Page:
MicroK8s’ addons, extra services which can be added to your bare-bones cluster, are a great favourite with users. Do you want to apply the CoreDNS manifest, reconfigure kubelet and restart the nodes on a cluster? microk8s enable dns is what you run. Do you want to install a hostpath storage provisioner and fire up Portainer? microk8s enable portainer does exactly that. There are no particular restrictions to what an addon can do - if you can do it in Kubernetes, you can write an addon to do it too.
With the v1.24 release, the addons framework is now open to the public! We have made sure software vendors and enthusiasts can create and use thier own addon repositories and edit in-place any available addons within a running cluster.
In this page you will find out :
- How addons are used
- How they can be tuned to match your needs
- How to create addons and use them in your own repo
- How to promote your work through the community addons repository
With the microk8s status command you can see the list of the available addons:
To enable an addon, you need to call microk8s enable followed by the name of the addon, eg
microk8s enable dns. Similarly,
microk8s disable will disable the named addon and uninstall it.
In the example output above you may notice that the description of each addon starts with “core”. This indicates the repository the addon is available from. Core addons are the ones maintained and supported by the MicroK8s team. In addition to the core addons we ship MicroK8s with a set of community maintained addons. To display those you just need to run the command
microk8s enable community
As we will see, adding, removing and updating repositories is done through the microk8s addons repo command. The microk8s enable community is a shortcut to get the community contributions visible without knowing the exact URL of the respective repo.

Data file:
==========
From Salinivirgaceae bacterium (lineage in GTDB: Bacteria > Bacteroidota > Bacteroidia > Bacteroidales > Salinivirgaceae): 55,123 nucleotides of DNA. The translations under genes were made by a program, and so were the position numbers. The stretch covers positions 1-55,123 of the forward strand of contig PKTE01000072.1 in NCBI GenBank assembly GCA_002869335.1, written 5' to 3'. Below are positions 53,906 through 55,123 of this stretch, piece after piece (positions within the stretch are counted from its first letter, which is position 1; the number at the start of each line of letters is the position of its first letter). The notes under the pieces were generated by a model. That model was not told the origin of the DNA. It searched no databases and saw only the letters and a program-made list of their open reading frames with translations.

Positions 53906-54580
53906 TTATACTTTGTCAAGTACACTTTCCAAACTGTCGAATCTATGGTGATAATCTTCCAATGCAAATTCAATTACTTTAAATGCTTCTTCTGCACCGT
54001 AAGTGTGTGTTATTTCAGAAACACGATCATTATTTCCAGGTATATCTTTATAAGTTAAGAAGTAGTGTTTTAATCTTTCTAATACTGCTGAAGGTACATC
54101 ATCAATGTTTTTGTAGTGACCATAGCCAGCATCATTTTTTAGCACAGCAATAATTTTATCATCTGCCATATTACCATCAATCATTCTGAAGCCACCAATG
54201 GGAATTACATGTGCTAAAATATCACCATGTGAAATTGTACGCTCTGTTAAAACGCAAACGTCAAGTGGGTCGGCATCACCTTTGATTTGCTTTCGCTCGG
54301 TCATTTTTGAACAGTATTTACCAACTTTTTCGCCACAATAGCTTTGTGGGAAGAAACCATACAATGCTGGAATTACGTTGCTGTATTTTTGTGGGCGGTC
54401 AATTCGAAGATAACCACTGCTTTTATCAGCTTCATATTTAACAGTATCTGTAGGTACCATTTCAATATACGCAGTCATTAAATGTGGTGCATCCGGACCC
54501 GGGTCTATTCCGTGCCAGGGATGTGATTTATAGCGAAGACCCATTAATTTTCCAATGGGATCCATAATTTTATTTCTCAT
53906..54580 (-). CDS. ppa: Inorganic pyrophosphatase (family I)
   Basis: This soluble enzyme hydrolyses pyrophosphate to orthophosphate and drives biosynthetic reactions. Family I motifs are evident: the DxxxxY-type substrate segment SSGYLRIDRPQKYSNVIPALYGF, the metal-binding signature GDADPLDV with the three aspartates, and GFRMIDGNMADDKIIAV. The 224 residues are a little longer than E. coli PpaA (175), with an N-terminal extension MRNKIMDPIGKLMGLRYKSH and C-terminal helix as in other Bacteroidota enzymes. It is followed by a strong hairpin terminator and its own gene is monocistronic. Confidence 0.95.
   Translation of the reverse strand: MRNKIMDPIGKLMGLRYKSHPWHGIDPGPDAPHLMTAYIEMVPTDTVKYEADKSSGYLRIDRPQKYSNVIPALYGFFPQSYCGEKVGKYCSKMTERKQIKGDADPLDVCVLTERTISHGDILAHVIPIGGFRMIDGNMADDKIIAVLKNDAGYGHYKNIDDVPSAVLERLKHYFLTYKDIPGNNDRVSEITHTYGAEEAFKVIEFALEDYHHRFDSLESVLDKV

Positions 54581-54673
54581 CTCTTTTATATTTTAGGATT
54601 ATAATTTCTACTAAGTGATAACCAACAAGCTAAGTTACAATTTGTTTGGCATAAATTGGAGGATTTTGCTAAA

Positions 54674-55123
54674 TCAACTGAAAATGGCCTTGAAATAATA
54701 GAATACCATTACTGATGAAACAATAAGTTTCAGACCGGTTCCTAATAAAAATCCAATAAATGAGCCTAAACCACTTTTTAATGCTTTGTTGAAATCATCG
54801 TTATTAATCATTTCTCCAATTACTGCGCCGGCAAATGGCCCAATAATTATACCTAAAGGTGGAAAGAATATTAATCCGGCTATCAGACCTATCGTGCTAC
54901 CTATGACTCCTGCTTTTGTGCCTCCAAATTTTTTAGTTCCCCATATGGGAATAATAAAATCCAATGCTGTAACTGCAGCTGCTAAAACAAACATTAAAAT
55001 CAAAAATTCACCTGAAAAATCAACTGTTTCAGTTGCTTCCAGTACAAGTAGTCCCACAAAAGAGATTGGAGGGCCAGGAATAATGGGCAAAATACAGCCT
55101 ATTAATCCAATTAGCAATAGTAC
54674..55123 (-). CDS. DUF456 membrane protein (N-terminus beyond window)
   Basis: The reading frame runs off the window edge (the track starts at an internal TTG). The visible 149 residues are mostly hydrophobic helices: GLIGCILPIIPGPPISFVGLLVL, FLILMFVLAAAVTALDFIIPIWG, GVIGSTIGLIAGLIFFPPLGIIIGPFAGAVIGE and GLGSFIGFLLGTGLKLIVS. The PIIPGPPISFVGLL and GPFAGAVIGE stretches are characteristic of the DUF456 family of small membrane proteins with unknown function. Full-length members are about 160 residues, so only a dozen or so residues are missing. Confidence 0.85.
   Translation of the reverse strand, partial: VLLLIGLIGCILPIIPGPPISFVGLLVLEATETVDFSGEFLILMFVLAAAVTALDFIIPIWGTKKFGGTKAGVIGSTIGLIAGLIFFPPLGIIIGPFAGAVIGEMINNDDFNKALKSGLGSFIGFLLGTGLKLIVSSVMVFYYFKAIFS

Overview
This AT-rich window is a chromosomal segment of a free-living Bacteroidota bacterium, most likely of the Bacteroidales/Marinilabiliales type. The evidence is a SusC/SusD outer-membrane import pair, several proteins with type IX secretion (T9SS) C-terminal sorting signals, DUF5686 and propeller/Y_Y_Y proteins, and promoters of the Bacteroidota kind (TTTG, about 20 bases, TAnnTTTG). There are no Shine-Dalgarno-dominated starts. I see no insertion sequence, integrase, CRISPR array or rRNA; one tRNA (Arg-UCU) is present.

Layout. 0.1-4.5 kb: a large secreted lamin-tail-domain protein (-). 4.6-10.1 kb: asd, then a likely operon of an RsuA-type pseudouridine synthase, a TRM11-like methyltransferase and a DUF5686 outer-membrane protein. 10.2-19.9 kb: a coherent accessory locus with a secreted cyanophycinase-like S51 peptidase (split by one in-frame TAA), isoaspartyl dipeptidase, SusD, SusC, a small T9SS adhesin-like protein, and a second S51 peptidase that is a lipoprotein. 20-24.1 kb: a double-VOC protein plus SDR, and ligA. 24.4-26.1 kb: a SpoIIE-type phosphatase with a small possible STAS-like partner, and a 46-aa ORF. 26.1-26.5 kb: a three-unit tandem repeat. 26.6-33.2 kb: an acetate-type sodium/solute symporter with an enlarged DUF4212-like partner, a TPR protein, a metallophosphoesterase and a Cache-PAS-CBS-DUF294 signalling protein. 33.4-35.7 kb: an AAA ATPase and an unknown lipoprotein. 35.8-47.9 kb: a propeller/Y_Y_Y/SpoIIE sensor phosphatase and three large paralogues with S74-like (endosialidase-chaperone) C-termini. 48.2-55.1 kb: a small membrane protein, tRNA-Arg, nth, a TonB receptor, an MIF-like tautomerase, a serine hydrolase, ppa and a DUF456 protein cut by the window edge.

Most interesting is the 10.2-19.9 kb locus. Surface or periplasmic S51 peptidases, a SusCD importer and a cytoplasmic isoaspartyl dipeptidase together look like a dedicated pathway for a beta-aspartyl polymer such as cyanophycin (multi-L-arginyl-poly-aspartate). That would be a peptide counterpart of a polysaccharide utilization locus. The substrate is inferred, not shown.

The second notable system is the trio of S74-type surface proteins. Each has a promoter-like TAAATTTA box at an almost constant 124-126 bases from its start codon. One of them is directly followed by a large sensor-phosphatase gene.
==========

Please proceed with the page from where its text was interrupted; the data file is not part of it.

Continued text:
Addon repositories are git projects which are cloned under
/var/snap/microk8s/common/addons . For example, the core repository is found in the
/var/snap/microk8s/common/addons/core directory inside which there is a folder called addons with all its addons.
Notice the enable and disable executable files found on each addon? These are the hook scripts each addon implements and the
microk8s enable and
microk8s disable commands expect to be able to find and call.
Maybe an addon does 95% of what you want, but not exactly what you need. There is nothing stopping you from editing the respective enable hook to match your needs. Although there are no restrictions on the language these hooks are written in, often they come as bash or Python scripts.
Try this yourself. Edit
/var/snap/microk8s/common/addons/helm3/enable and set the
HELM_VERSION to “v3.7.0”. Save the enable file and call
microk8s enable helm3. Yes, it is that simple!
The most exciting feature of the v1.24 release is the option to add 3rd-party repositories to a MicroK8s cluster.